Saturday 24 May 2014

These boots were made for walking, unless you have Dysautonomia and require a wheelchair, in which case these boots were made for rolling!

"You were't doing anything important were you? No. 
Okay I'll just sniff and try to lick your face then"

After the massive expenditure of spoons yesterday to simply get to the shoe store I thought it only fitting that I dedicate a post to the boots I purchased. I pulled myself together and put on some reasonable clothes, grabbed the boots, and convinced Mr Grumpy to take some photos. I may have forgotten until back inside that I had left my lipstick on the bathroom sink and not put any on my actual lips. And the earrings I was going to wear were next to the lipstick. But hey you get that. 

Trying to get photos was somewhat hampered by a photo bombing Great Dane by the name of Freyja. She has a sixth sense for the camera. Plus standing was out of the question today, so all shots were sitting. 

"Why don't I just lie my head on your legs."

"Oh you were taking photos. Let me sit in front."

I have been looking for a pair of green boots like these for ages. 
Pretty flat so I can walk a bit with my cane.
And they look quite groovy with my compression stockings.

And, after the effort of getting them on, really quite comfortable.

The change over was exhausting. 
Who's mad idea was it to get dressed and try on two pairs of boots? 
Who forgot they had weak hands with no fine motor skills? 
Why that'd be me. 
Half and hour later they were on.

"Don't mind me I'll just lie down in front" 

It's only in photos that I realise how big she is. 
When you live with a Great Dane every day they just look normal size. 

This pair have a wedge heel. I can walk slowly in them with assistance, 
but they are more for when I am in my chair so not walking.
I may also be starting to fad a little by now. 

Groovy stockings and cute grey ankle boots for the win!

I do like the pattern on the toe.

Oh and a cute necklace with robins. 
Remembered that, if not the earrings. 

Top: Lazybones. Can't recall price as a while ago.
Skirt: Rivers AU$10
Stockings: Juzo Soft tie-dye in Scarlet, Thigh High 20-30mmHg AU$90+
Flat-heel lace-up khaki boots: Rivers AU$25
Wedge-heel dove grey ankle boots: Rivers AU$25
Necklace: Rare Rabbit Gift.

Done. Now for a nanna nap/coma sleep. And dreams of pretty boots!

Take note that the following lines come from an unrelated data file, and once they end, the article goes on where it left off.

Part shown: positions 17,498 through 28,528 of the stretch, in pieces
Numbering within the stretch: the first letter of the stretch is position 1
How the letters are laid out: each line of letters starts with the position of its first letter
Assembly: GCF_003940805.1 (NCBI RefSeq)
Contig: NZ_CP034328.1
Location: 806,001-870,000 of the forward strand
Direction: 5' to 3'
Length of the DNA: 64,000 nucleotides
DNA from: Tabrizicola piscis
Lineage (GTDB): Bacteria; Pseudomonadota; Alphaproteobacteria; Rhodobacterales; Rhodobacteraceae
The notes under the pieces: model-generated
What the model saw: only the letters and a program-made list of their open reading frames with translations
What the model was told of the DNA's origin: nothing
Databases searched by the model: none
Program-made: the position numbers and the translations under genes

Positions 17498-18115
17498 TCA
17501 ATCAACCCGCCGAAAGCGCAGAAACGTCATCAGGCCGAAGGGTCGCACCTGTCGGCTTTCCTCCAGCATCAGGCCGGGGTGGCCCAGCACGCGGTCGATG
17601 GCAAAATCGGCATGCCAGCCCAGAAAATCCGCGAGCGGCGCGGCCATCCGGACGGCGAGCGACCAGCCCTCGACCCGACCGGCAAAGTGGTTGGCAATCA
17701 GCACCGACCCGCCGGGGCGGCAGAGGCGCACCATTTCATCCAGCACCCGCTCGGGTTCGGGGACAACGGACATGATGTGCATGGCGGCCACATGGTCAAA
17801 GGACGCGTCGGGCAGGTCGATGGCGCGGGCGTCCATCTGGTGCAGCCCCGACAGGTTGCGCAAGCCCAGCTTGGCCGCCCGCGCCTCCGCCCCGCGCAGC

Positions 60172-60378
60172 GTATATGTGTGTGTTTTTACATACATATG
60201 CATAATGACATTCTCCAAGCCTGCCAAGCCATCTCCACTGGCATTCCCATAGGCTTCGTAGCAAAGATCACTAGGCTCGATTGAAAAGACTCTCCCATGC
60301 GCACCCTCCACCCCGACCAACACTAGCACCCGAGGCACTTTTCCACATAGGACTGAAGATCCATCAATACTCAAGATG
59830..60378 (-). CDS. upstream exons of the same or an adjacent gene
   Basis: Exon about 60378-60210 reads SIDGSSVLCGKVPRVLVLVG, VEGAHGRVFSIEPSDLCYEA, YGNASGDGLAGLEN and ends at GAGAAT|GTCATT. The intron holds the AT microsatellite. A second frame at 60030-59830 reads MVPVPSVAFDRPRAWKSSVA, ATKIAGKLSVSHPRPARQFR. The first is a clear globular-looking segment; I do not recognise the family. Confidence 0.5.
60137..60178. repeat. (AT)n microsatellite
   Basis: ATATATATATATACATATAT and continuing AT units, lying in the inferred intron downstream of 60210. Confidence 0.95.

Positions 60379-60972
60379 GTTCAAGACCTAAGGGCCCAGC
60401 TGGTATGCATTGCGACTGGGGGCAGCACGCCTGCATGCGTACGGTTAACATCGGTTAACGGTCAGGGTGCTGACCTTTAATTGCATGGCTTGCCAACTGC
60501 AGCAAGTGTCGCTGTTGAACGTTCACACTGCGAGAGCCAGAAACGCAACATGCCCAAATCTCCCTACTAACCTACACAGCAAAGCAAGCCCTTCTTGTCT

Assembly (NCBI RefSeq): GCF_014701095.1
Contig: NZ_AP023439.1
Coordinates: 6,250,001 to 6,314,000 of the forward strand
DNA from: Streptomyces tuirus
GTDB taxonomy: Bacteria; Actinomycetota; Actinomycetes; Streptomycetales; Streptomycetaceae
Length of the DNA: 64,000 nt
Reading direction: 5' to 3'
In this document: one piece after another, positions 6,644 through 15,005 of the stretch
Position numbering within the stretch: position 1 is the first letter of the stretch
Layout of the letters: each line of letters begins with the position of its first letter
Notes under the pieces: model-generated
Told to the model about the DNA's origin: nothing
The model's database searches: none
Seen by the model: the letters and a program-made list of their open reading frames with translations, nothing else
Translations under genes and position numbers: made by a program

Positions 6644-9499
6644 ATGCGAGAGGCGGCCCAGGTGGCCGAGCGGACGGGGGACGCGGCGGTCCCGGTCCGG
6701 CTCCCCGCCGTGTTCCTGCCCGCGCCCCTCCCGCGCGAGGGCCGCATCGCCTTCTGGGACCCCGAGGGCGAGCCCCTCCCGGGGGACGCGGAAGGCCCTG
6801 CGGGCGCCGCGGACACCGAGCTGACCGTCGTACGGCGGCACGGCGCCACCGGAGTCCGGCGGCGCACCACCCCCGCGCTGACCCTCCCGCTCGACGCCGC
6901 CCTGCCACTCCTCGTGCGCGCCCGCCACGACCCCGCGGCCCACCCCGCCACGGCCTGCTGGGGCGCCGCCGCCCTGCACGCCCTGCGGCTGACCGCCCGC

Michelle :)

Remember to head on over here to donate to my Clicking My Heels For Dysautonomia, raising money for the Greg Page Fund for Orthostatic Intolerance and Dysautonomia research, at The Baker IDI. Thanks to the generosity of many we've already raised over $2,000, keep donating and hopefully we can reach $10,000.

Friday 23 May 2014

This week I rocked because..... Episode 8

Okay so it's been a while. Life, illness, and the like all got in the way of maintaining a regular segment on the blog. But I feel like now really is the time to bring it back. With my health still swirling around the drain and the current political discourse in our country, it is easy to feel overwhelmed with a wave of ennui, or frustrated, murderous rage, that is thwarted by your body of patheticness (used to be just 'arms of patheticness' but as it's spread I think the use of 'body' is far more apt).

Regular blog readers or FB followers will know that my health is, well...really there are no nice words to describe it of late. The fact that Mr Grumpy forced me (literally drove me into the carpark to make the appointment not telling me what he had planned) to go try out a powered wheelchair, suggest he may have seen through my carefully concealed decline. So it is time to focus on some of the small victories that have been swamped by the blargh.

Despite the decrptitude, I have had some highlights where I pulled a rock star performance from my nether regions to shine for an hour or three.

This week I rocked because....
  • I baked bread from scratch. Spelt, walnut and oat. Yum. Sure there was payback, but the smell of that loaf baking in the oven was worth every minute of ugh.